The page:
Neuromancer book cover re-design, as part of a look back on the projects I’ve done this year so far, during and after the MA. 

On my trip to London last year, I picked up a copy of Some thoughts on the Common Toad, by George Orwell. The cover was beautiful and I decided to bring it back as a present to my (then) teacher and friend Maziar. When he got it, he mentioned it was designed by David Pearson, a wonderful designer from Penguin. David is a great designer in contemporary graphic design, and we were lucky to have him earlier this year at Khio, giving a workshop on book cover re-design.

I participated in this workshop, and the task was to re-design the cover of a book we liked. We started by selecting a genre and doing visual research of the existing book  covers within that genre. Afterwards, we sketched ideas and started to create mock-ups of our re-design. This process was guided by David, and he also showed us his latest work, inspiration and love for letters, books and type as image. We continued into the final design of our book cover, and presented to the whole group in the end. David’s perspective and critique was really helpful, and it was a pleasure to have him over. He also gave a talk at Grafill during his stay in Oslo, showing his work and talking about his process.

The book I chose was a personal favorite: Neuromancer, by William Gibson. Sci-fi book covers from the 60’s and early 70’s are gorgeous: there is a tactile quality in them. As I did visual research, I found that this could not be said from sci-fi book covers from the 80’s, and I thought this was an area of opportunity I could explore in this workshop. I created a book cover creating a texture and pattern made from a circuit board motif. The title of the book emerges from this pattern, both for the cover and for the spine. I created paper versions of it (paperback), but I wanted to push it forward, so I used the laser cutter to engrave and cut the design on book cloth. After that, I explored options with neon paper underneath, and finally, with LED’s (LED wallpaper would be wonderful, as a first layer of the book cover). I had a lot of fun creating this re-desing, and loved to have David with us!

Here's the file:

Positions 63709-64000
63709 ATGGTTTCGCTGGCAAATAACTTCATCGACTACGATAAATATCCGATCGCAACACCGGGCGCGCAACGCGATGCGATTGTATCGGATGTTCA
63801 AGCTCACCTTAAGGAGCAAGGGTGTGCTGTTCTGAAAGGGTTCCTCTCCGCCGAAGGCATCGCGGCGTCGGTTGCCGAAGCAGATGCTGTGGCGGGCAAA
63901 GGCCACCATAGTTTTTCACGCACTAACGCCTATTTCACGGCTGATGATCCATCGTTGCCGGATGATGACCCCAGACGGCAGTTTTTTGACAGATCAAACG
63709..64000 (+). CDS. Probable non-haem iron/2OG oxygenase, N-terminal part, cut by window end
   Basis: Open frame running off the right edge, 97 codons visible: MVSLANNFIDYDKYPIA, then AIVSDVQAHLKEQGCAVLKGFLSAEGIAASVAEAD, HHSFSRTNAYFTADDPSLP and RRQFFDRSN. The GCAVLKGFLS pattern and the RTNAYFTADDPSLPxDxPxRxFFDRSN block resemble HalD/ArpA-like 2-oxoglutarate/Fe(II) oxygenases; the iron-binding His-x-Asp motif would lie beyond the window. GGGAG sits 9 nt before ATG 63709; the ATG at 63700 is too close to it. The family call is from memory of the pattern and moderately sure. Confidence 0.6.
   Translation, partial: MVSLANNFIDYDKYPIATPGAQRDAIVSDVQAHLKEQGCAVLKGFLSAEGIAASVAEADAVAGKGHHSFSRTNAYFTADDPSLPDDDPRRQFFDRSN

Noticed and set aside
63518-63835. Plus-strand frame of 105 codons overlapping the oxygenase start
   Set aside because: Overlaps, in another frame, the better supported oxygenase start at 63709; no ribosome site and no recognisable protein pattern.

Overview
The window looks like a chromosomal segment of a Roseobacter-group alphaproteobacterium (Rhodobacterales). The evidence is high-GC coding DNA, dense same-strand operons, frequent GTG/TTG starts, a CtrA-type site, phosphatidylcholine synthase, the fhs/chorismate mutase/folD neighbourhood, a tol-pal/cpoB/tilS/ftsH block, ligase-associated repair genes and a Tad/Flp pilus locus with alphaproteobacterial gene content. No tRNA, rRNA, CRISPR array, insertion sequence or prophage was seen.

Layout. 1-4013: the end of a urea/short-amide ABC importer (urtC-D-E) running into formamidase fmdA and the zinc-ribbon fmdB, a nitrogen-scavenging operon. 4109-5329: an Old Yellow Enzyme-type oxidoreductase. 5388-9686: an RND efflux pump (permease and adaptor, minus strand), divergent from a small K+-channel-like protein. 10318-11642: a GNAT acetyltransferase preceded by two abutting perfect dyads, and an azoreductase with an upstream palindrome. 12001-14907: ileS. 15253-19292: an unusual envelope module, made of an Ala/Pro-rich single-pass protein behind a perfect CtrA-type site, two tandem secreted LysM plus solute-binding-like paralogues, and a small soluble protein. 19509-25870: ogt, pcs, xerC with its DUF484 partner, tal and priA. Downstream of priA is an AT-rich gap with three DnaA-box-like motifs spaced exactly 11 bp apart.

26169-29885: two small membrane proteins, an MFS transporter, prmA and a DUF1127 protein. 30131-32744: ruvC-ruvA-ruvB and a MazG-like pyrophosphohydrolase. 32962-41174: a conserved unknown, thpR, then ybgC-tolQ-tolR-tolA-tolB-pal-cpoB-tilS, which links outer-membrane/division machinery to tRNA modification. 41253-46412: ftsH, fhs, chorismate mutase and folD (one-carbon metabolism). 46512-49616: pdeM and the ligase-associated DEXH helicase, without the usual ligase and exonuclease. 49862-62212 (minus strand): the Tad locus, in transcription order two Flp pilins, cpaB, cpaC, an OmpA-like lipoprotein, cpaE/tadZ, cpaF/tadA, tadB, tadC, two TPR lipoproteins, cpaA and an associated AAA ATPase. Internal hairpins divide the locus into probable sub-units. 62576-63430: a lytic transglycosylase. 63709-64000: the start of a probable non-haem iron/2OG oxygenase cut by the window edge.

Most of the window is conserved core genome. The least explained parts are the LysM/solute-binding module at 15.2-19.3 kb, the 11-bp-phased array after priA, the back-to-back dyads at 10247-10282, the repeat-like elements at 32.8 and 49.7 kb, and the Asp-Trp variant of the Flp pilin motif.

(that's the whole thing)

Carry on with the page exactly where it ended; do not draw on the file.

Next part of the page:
neurorefsVisual research

neuro_sketch1Initial ideas, concept exploration

neuro_process_1Process: sketches for the layout

neuro_process_2neuro_process_3neuro_process_davidDavid at the crit.


Paperback version 

neuro_2bneuro_2c5 y 6_neuroSecond paperback version.

7_neuro8_neuroBefore and after, front cover.

9_neuroBefore and after, back cover.

neuro_1The book in context.

neuro_3Playing with the laser cutter!

neuro_4_paperExplorations with neon paper underneath the book cloth.

4_neuroneuro_3_aWith LEDs underneath the book cloth.

1_neuro2_neuro3_neuroneuro_3_allThe whole layout.

neuro_david2David Pearson at Grafill.

neuro_david1The book cover that started my interest in David’s work. 

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The end of year show was around the corner. I finalized the project, but now needed to work with the space where the installation would be set up. I got the area next to the gallery, overlooking the cafeteria at Khio. The advantage of that spot was the space (huge), and having electric plugs near walls, etc. (rigging would be easier than in the gallery). The main, big, disadvantage was that it was full of light, since it faces huge windows. The exhibition was to start around 16.00, but once again, being summer, the sun doesn’t go down until 11 pm or so. I had to work around this issue.

sketch space

This is the set-up that I thought of for the exhibition.

With some help, I built a room in that space, and managed to black it out in order to have constant favorable light conditions for the motion sensor to work smoothly. Maybe with the kinect 2 this wouldn’t be so much of a problem, as I read here. Either way, the art direction of Stardust indicated a dark space. I used the theater curtains on the walls and for the ceiling I needed something dark and light. I thought of painted paper, but didn’t have the time to test it out. Then I thought about fabric, but when I tested it, it was incredibly heavy and would be a challenge to have it stay on top (having to make wooden beams and a “rooftop” structure, etc. and -by the way-I had a day until showtime). So I worked with what I had at hand and got black plastic bags, thin as air, and made a big “blanket” out of them, and use that as rooftop. I used massive amounts of duct tape, and even had to nail it to the adjacent walls. But once inside, you couldn’t notice what the rooftop was made of, and the focus was on the huge mirror-wall I got, and the stardust all over your body.